CHRISTCHURCH council has pledged its commitment to the health and wellbeing of residents.

The response comes after the town was found to be the ‘dementia capital of the UK’ by the Alzheimer’s Society.

Sean Whitney, Public Health and Protection Manager, Christchurch and East Dorset Councils said health and wellbeing remains a priority.

“A designated officer from our public health team works closely with many local organisations which provide care and services to ensure they are mindful of our residents’ particular needs.

“We coordinate the Christchurch Health and Wellbeing Locality Group, which brings together representatives from health, social care and voluntary organisations, so we can share good practice, identify areas of local need, and act together to support our residents to live well.

Mr Whitney added a close working relationship has been established with GPs, the Alzheimer’s Society and other community groups.

However, Christchurch residents say more help is needed in the community.

Andrew Johnson, 43, a lawyer from Highcliffe, said: “There’s not a lot of provision for people to have help in their own home. It’s left to someone’s partner or their family and it often comes down to whether they can afford it.”

Gil Moulding, 62, a post office clerk from Christchurch, said: “I’ve worked in the care industry in the past and I think we need to get away from using old fashioned terms like day centres and nursing homes, because there is a stigma attached to them and we need to break that down.”

Colin Snell, 65, an aircraft technician from Christchurch, said: “It’s different now, family members move away and often elderly people are left on their own because they have vast distances to travel, but there are homes in this area that do cater for dementia patients.”

Aileen Edwards, 49, a director from Christchurch, said: “I don’t think it’s just a Christchurch problem, there’s not enough support in other regions as well. We’ve lost a lot of funding and it’s difficult because the population demographic is now at a point where it is top-heavy.”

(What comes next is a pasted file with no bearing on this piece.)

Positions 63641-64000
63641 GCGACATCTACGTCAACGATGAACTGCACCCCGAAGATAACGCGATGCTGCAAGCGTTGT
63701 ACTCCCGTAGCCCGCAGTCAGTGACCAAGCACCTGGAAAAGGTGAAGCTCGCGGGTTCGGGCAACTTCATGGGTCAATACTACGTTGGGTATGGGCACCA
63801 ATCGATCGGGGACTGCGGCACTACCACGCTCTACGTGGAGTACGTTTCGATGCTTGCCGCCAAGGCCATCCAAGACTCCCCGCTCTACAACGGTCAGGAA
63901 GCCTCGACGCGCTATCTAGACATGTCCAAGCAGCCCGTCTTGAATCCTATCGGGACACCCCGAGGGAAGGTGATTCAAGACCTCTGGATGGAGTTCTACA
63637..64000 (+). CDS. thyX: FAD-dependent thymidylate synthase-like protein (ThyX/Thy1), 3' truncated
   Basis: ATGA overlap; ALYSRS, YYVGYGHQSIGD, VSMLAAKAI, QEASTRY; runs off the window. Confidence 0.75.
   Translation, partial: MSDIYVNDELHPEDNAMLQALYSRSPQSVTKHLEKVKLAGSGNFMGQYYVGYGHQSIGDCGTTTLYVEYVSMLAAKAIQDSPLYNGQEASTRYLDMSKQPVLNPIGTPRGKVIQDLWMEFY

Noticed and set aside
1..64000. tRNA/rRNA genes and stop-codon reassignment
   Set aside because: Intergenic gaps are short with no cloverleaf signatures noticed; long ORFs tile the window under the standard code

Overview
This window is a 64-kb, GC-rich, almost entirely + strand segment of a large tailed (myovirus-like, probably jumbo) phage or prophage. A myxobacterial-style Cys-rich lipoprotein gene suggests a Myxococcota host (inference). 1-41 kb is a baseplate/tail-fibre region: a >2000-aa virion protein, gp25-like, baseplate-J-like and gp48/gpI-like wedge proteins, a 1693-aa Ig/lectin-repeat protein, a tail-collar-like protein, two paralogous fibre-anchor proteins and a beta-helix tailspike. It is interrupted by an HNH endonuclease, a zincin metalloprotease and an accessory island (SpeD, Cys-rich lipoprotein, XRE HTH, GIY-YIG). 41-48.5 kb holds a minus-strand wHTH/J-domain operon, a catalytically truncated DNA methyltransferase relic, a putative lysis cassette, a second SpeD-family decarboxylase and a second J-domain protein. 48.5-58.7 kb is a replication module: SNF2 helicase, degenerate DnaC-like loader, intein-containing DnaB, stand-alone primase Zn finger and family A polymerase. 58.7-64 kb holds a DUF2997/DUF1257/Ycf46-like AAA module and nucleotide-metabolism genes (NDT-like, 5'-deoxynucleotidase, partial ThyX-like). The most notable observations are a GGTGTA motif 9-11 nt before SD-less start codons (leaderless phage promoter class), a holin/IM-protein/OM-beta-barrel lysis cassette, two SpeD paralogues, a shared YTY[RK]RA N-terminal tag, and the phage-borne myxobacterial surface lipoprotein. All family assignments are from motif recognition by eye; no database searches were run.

Sandra Yates, 69, a retired cinema manager from Highcliffe, said: “I don’t know how much support there is out there for dementia patients but what is needed is more homes, as in treating them as homes, rather than just bunging in as many people as they can.”

Audrey Kendall, 85, a retired window dresser from Highcliffe, said: “I am concerned about it. I have a brother in Verwood who suffers from dementia. A lot of people do rely on their family, but it depends on how close they are.”

Maurine Gregg, 74, a retired social worker from Highcliffe, said: “As a generalisation there definitely is not enough support for dementia sufferers. There’s not enough medical help either and seeing the numbers so high does worry me.”

James Burnell, 84, a retired dental technician from Moordown, said: “Raising awareness of the symptoms could lead to an easier diagnosis. I’ve had prostate cancer for 20 years and luckily I was diagnosed early. People know a lot about cancer now, but not about dementia.”

Alison Moore, 53, a homemaker from Bournemouth, said: “I think we’re about half way there with the level of support. Maybe a new centre could be built with staff and volunteers giving the help sufferers need as a lot of people rely on their family.”